The rear flag (or back flag) is the second most common flagging technique. Typically, you use the rear flag when you only have holds on one side of your body and need to move in the opposite direction.
For example, your left foot and left hand have good holds, but you must move up and right for the following sequence of movements. In this case, your free leg, or the right leg, is the flagging leg, which swings behind your left foot.
Flagging your right leg will bring your center of gravity closer to the left and position your body weight and hips closer to the wall. This allows you to move to the right more efficiently and grab a new handhold.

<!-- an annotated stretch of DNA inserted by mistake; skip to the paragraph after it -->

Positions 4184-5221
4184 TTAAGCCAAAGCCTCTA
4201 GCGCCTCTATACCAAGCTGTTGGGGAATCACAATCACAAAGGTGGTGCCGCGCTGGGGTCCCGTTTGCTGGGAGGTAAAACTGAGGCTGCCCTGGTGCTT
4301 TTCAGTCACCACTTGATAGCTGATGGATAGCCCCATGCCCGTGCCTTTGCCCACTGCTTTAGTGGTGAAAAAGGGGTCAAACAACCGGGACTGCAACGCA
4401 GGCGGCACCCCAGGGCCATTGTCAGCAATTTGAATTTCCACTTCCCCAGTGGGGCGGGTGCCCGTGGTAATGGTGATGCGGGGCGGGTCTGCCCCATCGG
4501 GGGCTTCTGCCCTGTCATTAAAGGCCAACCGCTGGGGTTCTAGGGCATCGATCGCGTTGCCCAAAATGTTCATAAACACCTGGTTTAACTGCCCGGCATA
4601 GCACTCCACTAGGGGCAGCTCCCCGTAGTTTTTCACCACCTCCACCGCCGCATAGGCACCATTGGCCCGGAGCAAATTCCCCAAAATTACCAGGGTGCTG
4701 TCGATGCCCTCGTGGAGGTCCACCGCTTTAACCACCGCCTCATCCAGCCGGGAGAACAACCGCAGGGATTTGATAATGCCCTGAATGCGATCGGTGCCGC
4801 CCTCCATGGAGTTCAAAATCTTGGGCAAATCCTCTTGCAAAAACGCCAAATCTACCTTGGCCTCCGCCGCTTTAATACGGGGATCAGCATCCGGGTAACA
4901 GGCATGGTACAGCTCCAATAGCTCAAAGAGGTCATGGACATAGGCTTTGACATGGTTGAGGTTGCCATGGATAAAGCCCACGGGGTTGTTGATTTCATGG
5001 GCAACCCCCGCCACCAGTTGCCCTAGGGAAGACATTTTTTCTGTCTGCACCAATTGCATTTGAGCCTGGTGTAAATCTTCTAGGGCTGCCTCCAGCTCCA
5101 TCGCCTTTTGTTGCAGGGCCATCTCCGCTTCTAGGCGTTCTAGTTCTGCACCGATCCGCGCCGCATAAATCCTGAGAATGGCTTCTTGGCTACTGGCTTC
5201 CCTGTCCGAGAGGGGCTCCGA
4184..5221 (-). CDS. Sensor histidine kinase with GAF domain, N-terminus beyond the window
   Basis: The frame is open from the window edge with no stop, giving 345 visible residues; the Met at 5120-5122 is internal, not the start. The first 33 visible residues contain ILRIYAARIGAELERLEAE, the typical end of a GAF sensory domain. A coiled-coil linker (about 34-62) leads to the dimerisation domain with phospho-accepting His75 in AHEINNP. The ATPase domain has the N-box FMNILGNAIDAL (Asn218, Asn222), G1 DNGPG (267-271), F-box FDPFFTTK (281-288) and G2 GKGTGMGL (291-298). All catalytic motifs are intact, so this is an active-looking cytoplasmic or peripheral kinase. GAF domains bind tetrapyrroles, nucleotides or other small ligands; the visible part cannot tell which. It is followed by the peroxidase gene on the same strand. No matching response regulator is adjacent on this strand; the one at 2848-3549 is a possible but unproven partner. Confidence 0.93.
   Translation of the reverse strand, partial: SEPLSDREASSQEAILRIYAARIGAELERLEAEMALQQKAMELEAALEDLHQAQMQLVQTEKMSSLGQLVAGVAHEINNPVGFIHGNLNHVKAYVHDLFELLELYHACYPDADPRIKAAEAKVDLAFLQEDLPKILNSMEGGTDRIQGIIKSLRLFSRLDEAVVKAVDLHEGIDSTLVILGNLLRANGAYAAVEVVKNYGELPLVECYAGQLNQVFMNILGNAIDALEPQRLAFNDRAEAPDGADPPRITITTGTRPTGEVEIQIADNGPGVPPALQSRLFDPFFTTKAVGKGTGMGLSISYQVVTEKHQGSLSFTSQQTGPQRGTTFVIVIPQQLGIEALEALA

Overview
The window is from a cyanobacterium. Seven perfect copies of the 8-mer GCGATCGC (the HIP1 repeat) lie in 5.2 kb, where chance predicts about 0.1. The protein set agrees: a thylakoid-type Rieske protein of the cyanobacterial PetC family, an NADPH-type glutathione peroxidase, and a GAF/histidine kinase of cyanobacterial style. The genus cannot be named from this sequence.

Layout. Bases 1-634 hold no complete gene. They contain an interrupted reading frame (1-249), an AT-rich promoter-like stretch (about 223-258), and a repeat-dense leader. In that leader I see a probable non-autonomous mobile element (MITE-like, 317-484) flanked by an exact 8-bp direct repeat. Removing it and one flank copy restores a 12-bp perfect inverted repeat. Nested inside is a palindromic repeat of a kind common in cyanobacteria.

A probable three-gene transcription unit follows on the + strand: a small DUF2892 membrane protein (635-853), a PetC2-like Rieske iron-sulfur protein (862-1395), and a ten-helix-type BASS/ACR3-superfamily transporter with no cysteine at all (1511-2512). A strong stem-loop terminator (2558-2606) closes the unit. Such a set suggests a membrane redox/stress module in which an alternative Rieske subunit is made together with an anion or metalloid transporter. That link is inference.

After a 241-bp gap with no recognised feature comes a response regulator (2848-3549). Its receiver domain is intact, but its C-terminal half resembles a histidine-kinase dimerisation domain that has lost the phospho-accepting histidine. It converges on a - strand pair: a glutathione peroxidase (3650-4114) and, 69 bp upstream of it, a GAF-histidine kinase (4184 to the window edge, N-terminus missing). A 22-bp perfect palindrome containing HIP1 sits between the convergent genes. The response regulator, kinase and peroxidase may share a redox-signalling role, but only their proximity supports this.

Compared to the other flagging techniques, the inside flag is slightly less intuitive than the rest. Therefore, this move is commonly replaced by side flagging. However, when the time is right, a well-placed inside flag is perfect for maintaining balance and preventing swinging.
Inside flagging is similar to back flagging in that the flagging leg crosses over the standing leg to improve your balance. However, with this move, the flagging leg swings inside the other leg, in between it and the wall, instead of behind the whole body.
For example, to reach the next hold with your right arm, you can inside flag the right foot inside the left leg and to the opposite side of your body to pull the one hip closer to the wall and reach up.
Why It’s Important
Flagging is essential for multiple reasons. However, flagging is generally great for maintaining a more ergonomic body position, therefore, climbing more efficiently and conserving energy throughout your rock climb.